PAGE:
The manufacturing process involves many activities including getting the raw materials from the source. All these stages in production require human power for them to be accomplished. It implies that manufacturing industry offers employment opportunities to many people in the country. It helps reduce the rate of unemployment in Australia which is an indicator of under development. When people in the country are employed, more revenue is collected in the form of income tax from the residents. It is a clear indication that the manufacturing industry is very critical to any economy. Thus, Australia should support higher manufacturing capacity.

The manufacturing industry in Australia has declined in the past period. It has been caused by many factors both domestic and external. One of the major causes of the decrease in the Australian manufacturing industry is the high value of its dollar which makes it difficult for local producers to compete in the foreign market. As a result of the high prices of the domestically produced manufactured products, consumers opt to purchase the cheap imports brought in to the country. It is a blow to the domestic producers, because their products do not get market in the country. The drop in the manufacturing industry also affects the economy of Australian that it increases the rate of unemployment because people end up losing their jobs (Connolly and Lewis 2010, p.6). Low employment rate means that there are reduced revenues in the form of income tax collected from the citizens of the nation.

As a result of the stiff competition in the international markets and the unfavourable condition of operations in Australia, many industries have decided to cease their activities. The most affected are the vehicle manufacturing industry where many companies have threatened to close doing their businesses. Another factor which has dramatically affected the manufacturing industry in Australia is the long-standing unfavourable policies formulated by the agencies which control the economy of the country. These organizations are the ones who formulate economic policies which guide the economy. In case there are disagreements, the economy is adversely affected especially the production industry.

Tertiary Industry

The Australian economy also consists of the tertiary industry. It is mainly concerned with the provision of services to other businesses and the final consumers. This industry majorly depends on skills and professionalism which the service providers use to achieve their targets (Coutts and Roberts 2011, p.16). One of the major components of the tertiary industry in Australia is the financial institutions which are very important to the economy. They ensure circulation of money in the economy through borrowing and lending. Financial institutions facilitate investment in the country because they create a link among the savers and borrowers.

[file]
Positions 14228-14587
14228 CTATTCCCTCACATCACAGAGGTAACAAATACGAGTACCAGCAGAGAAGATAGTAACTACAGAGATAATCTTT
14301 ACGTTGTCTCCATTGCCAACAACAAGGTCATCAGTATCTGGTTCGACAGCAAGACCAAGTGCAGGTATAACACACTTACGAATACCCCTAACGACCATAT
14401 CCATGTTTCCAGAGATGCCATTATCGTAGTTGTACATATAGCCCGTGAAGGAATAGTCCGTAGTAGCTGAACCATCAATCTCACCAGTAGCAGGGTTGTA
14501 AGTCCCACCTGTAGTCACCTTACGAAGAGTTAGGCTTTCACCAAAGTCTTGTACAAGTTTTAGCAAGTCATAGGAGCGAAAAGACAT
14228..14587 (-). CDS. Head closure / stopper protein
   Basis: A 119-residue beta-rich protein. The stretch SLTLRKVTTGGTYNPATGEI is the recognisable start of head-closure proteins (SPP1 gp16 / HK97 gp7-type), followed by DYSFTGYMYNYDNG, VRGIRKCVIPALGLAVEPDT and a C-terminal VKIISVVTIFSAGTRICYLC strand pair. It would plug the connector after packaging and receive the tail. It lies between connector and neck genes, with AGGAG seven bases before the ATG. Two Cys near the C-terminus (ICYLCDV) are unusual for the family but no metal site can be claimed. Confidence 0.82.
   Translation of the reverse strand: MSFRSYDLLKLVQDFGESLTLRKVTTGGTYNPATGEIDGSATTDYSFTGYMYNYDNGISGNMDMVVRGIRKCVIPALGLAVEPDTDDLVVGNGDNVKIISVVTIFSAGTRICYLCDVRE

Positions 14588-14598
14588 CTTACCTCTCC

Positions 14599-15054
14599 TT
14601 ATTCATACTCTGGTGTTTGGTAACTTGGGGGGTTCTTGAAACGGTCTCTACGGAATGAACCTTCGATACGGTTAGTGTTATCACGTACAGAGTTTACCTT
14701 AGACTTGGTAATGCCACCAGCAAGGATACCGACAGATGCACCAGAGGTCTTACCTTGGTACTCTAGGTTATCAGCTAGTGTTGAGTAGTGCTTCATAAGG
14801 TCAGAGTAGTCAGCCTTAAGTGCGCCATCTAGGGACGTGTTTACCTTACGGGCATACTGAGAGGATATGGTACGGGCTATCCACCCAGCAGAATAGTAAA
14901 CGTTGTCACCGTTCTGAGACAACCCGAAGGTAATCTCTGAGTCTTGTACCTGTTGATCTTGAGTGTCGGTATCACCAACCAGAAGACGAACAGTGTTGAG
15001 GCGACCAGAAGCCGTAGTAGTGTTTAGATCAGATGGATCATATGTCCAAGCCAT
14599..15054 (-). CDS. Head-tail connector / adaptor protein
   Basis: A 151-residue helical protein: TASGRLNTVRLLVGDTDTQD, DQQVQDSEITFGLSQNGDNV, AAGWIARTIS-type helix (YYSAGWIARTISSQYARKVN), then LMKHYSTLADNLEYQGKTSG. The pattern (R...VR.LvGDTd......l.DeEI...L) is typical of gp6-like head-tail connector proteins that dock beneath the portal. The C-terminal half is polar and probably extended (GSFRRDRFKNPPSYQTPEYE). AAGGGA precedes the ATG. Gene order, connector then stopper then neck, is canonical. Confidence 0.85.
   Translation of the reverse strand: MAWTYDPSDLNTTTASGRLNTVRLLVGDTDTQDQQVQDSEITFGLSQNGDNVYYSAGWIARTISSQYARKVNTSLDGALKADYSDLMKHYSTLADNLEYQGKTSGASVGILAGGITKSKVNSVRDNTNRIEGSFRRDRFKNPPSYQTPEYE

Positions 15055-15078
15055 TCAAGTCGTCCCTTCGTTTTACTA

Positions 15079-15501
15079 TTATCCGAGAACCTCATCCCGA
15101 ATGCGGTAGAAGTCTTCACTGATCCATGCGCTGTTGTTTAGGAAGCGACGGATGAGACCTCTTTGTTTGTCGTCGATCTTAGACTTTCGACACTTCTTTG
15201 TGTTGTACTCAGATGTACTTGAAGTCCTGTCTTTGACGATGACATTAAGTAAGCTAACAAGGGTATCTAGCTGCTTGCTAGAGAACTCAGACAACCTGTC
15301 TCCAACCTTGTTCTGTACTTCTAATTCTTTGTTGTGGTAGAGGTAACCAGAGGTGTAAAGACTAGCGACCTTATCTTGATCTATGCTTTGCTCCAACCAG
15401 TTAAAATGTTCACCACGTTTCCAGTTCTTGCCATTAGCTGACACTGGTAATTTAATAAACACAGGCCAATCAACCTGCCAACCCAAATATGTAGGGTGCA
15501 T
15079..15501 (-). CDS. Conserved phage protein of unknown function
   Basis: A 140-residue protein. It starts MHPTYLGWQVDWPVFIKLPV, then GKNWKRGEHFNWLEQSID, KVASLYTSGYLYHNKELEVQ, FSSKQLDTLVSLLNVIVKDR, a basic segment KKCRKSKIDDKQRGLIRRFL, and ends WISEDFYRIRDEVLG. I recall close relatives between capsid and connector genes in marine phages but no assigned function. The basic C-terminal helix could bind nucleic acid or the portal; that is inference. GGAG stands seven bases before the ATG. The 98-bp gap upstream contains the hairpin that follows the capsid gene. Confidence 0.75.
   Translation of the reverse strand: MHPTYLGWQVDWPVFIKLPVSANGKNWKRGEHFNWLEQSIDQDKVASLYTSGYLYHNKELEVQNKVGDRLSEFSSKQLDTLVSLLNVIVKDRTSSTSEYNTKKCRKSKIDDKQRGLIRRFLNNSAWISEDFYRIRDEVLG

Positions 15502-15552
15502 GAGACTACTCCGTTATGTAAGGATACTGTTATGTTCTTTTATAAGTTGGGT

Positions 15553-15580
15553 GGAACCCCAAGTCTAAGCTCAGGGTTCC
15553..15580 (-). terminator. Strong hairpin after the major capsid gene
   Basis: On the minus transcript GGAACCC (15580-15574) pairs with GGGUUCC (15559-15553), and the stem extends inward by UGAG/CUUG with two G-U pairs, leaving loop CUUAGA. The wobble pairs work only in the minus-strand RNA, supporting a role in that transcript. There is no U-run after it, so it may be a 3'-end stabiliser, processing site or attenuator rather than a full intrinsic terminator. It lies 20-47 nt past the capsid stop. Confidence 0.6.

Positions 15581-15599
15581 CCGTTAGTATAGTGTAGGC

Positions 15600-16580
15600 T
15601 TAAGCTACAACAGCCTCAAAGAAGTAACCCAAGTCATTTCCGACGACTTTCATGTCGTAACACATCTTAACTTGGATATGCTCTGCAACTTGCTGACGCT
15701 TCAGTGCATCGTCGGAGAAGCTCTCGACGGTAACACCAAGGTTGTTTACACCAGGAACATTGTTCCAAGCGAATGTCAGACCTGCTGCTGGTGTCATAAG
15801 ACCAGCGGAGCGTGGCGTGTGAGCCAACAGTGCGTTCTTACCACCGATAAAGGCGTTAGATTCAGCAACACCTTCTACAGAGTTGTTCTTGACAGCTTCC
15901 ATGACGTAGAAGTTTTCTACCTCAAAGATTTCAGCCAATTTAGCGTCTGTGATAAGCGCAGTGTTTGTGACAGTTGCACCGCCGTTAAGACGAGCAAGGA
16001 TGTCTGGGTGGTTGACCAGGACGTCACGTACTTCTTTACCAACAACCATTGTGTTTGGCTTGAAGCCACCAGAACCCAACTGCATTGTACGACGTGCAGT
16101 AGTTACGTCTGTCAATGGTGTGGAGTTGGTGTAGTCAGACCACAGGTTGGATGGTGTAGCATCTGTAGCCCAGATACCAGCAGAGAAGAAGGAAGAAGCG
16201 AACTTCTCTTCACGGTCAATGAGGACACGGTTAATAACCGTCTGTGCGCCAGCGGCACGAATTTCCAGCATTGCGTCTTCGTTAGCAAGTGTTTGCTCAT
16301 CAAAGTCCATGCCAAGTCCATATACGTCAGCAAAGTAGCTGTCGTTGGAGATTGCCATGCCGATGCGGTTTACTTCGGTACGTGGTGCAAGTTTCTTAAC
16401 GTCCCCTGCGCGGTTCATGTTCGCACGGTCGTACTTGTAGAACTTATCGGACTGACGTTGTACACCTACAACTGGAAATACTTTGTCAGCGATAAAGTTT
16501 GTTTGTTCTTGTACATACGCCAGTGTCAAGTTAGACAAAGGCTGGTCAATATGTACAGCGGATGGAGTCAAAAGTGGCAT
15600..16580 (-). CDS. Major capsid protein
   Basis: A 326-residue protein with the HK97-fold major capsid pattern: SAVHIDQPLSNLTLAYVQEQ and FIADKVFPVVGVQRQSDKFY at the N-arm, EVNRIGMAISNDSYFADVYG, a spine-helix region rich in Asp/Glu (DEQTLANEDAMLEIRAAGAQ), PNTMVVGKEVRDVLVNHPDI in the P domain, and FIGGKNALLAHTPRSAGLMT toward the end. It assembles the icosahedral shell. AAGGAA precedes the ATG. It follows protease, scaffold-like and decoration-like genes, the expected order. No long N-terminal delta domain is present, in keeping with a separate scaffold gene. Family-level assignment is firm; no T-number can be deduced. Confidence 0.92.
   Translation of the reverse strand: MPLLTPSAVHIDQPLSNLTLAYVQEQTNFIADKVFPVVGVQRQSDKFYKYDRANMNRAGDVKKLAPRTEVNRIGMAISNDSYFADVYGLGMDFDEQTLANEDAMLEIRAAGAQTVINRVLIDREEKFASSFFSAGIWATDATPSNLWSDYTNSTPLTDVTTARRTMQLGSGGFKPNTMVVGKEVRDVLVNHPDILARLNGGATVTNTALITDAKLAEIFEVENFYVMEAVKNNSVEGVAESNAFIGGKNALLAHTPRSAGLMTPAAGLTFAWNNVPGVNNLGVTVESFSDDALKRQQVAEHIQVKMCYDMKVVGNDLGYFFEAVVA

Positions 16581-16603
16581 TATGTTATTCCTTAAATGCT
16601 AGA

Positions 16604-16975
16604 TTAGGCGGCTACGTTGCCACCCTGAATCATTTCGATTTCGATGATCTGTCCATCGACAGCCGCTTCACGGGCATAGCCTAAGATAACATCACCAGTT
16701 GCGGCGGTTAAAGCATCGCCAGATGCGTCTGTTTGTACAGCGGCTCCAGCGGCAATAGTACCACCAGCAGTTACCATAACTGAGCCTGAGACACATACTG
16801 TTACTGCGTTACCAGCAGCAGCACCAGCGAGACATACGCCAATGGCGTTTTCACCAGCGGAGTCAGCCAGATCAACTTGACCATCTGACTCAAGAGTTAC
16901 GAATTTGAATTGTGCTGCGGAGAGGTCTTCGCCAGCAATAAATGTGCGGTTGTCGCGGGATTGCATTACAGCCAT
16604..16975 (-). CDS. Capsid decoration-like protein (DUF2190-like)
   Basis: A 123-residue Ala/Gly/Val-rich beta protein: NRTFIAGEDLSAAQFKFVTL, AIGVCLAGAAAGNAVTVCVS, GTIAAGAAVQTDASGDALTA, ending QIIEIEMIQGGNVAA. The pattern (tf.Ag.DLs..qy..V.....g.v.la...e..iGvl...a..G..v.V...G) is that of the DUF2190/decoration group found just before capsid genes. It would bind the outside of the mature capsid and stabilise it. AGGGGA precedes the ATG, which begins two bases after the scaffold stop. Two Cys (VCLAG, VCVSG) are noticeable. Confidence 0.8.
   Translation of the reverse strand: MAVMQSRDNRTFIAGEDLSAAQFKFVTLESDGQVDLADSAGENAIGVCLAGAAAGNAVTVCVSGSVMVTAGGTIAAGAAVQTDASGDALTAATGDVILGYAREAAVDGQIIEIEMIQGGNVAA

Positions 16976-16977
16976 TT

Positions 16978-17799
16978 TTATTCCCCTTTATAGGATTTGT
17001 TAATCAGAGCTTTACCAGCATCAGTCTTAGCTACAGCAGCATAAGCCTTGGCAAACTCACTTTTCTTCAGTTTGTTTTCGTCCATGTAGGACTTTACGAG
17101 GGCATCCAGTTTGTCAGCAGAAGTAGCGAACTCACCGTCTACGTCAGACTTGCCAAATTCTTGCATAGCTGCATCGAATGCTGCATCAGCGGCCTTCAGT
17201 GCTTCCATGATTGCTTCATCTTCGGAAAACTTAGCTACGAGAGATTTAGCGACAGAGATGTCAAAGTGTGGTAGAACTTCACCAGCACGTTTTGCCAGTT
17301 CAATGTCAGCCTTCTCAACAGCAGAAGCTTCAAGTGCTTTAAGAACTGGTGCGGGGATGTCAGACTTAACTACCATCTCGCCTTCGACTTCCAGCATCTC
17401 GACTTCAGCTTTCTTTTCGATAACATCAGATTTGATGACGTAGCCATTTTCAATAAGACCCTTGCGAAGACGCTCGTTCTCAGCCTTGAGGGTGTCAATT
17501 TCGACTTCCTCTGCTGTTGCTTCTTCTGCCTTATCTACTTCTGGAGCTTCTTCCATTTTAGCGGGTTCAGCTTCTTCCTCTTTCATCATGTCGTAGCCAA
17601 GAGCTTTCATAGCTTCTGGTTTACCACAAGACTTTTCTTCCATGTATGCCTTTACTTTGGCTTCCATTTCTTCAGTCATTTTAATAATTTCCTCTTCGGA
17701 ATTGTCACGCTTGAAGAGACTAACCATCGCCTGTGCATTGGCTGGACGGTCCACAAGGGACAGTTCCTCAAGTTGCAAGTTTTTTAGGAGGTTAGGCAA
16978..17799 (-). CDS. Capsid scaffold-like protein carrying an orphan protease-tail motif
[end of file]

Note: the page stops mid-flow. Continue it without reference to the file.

The service industry in Australia is also composed of training institutions especially colleges and universities. In the recent past, the government of Australia has invested a lot in university education. It has been enhanced by the demand for qualified personnel to offer services domestically. Australia is now able to produce adequate staff to provide services to domestic consumers. It has saved the country the money it would use to import human power from other nations especially in the health sector. Since the manufacturing industries require qualified personnel to carry out the tasks in the industry, it is able to utilize the professional services offered by the service industry (Sharma 2004, p.1727). It implies that manufacturing sector is very crucial to the service industry because it depends a lot on its services.

Therefore, the secondary industry in any nation is very crucial. It is because it is beneficial to other industries in the country. It makes use of the raw materials produced in the primary market for processing. Thus, it is a potential market for the output of the primary industry. The manufacturing sector also requires qualified personnel to control it. It implies that it utilizes the skills provided by the service industry including financial management. Hence, Australia should support greater manufacturing capacity to boost all the other industries in the country (Koren 2010, p.89).

The Reasons why the Government of Australia Should Invest More in the Secondary Industry

Based on the comparison of the primary, secondary and tertiary industries in Australia, there have been concerns on whether the country should support a more significant manufacturing capacity. In my view, there are various reasons why the government of Australia should invest more in the secondary industry. The first argument to support greater manufacturing capacity in Australia is the importance the secondary industry has to the economy of the nation.